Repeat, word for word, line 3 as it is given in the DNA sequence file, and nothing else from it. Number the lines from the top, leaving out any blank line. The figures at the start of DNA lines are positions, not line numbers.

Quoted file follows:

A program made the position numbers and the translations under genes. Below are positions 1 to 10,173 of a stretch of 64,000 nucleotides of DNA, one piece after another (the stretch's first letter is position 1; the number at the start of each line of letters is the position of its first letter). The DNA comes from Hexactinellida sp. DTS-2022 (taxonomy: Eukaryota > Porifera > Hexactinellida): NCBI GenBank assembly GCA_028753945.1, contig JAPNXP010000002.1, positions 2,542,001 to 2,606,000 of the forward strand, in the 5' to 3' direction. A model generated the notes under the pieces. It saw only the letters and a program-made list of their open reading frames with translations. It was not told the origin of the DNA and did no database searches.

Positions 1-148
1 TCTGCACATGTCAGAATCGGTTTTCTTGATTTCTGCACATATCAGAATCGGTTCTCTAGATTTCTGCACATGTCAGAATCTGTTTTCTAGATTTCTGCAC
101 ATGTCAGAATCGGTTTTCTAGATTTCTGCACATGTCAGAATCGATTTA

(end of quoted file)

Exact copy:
1 TCTGCACATGTCAGAATCGGTTTTCTTGATTTCTGCACATATCAGAATCGGTTCTCTAGATTTCTGCACATGTCAGAATCTGTTTTCTAGATTTCTGCAC